Its geographic expansion has changed political systems as well as the labour conditions wherever it could penetrate. Functions of the world economy have created big differences and inequalities among the economies of different countries. The relationship between the core, peripheral and semi-peripheral countries are also relative inconstant. Technological development brings positive changes all over the world. Some impulsive changes are brought in peripheral or semi-peripheral countries, but the core countries get the most advantage. Wallerstein, however, after the analysis of history of the capitalist world system firmly concluded that this development has created inequality and disparities in economic and social sectors of different countries rather than bringing prosperity all over the world.

Most of the world system theorists have analyze its implementation at macro level. The exploitative relation between core and periphery has been studied at state level. In this research this model will be put on test at micro level to confirm, revise or drastically change the reasoning built into this. Its impact would be observed on village economy. The researchers would try to examine how this development of underdevelopment influences the masses at grass root level. Arnove [17] has emphasized the need of further research at micro level.

4. Apple Economy

According to 1998 census the total area of Zandra is 1229 acres; out of which 367 acres are under apple orchard. In 1986 the area under apple orchard was 227 acres. Reportedly, special efforts were made by the villagers at individual level to expand the area under fruit orchards. Apple is cultivated in all 367 acres of land. Some farmers have also planted other fruit trees in the same orchards i.e cherry, apricot, peaches and almonds etc. The ratio between apple and other fruits is 95%:5% respectively.

Since the middle of 20th century, the village economy has undergone a transition. Initially it was based on horticulture only with apple as the main source of income, but over the years the population has outgrown the farming resources. Landholdings have reduced and hence the majority, apart from providing services to the orchards, during the season, has taken up other nonagricultural activities like different businesses and employment in public and private sector to earn additional income. In order to further supplement domestic income, the women folk have also started producing home based handicrafts like crochet work, embroidery, stitching etc. besides the household chores. Women are also working mostly as teachers and some others as lady health workers (LHWs), lady health visitors (LHVs) lady doctors etc. but they are very few in numbers.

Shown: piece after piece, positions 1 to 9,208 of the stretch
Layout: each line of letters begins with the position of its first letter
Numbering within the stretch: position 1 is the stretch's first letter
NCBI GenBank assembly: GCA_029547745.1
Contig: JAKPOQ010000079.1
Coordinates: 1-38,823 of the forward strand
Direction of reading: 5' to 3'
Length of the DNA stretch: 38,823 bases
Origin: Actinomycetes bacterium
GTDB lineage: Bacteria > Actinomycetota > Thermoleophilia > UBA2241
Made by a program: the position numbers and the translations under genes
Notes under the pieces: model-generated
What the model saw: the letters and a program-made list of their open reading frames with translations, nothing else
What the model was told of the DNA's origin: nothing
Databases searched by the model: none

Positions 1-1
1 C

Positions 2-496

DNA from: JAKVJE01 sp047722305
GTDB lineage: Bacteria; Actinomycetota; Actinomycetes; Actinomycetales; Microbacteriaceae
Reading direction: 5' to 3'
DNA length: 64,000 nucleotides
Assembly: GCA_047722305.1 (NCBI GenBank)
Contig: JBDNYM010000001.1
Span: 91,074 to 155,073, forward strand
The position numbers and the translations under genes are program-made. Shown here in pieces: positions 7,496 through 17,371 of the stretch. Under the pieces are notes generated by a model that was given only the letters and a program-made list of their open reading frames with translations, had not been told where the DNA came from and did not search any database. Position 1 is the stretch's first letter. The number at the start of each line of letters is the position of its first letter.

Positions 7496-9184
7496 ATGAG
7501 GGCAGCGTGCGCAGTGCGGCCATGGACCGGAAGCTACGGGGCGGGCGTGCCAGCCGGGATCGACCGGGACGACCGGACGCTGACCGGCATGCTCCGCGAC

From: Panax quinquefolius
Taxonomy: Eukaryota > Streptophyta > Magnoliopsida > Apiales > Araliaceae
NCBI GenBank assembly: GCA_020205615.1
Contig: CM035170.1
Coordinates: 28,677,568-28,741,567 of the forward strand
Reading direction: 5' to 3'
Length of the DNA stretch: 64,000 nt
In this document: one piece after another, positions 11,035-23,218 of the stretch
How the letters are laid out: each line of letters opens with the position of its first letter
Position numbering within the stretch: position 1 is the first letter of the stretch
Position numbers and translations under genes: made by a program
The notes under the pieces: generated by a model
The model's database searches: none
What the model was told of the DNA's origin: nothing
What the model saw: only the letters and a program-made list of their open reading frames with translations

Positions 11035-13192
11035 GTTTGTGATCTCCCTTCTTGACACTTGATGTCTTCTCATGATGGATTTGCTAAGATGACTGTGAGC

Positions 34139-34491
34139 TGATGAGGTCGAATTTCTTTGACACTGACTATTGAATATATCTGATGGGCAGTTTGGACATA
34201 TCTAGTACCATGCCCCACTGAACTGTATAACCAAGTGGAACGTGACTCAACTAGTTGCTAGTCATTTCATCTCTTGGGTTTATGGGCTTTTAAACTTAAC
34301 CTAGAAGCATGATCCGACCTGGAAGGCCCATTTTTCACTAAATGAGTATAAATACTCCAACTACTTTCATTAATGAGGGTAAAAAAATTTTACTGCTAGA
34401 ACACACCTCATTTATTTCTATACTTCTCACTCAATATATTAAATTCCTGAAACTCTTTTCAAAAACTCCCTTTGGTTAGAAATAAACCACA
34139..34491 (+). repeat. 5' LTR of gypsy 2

In spite of these changes apple is still the main source of income for majority of the people in the village. The natives mostly depend upon the income from the orchards. Apple trees bear fruit only once a year during April-August. Thus, the people, who solely depend on the apple production can only earn once a year. The big landholders can easily spend whole year on the orchard income. An average annual income per acre is Rs. 300,000 to 400,000.

5. Process of Horticulture

The steps involved in horticulture are production, plucking, packing and sale. In Zandra, there are three types of land i.e land prepared by flood water, plain land and stony land. Plain land is artificially prepared by leveling the stony land with the help of bulldozer and filling it up with mud brought from the dam. After leveling trees are planted in March or December because more water is available as the schedule of Karez is suspended and anybody can use it. For better production of fruit, grafting and budding of trees is done in two different ways which include “Tee Budding” and “Ring Budding”. Fertilizers and insecticides are also used whenever needed.

An apple tree takes about seven years to grow, but their production remains low. The trees ageing ten to fifteen years give maximum and a very high quality production. After that the quality starts deteriorating because the trees get thicker and the proper amount of sunlight does not reach the fruit and it starts losing its colour.

Since the start of apple economy 9 different kinds of apple were grown in the orchards, which includes Kala Kolu (Tor Kolu), Sabaz Kolu (Shin Kolu), Lal Kolu, Kashmiri, Mashadi, Ameri, Kandhari, American and Fransi. Kala Kolu is considered to be the best and dearest of all apples. It is also called Golden apple. Sabaz Kolu has a longer life. It can be stored for longer durations. As far as the taste is concerned, both of these are considered as the best. Kashmiri, Mashadi, Ameri and Kandhari come in the next order of taste and quality. American, Fransi and Lal Kolu are small in size and sour in taste, and are used for making jams and juices only.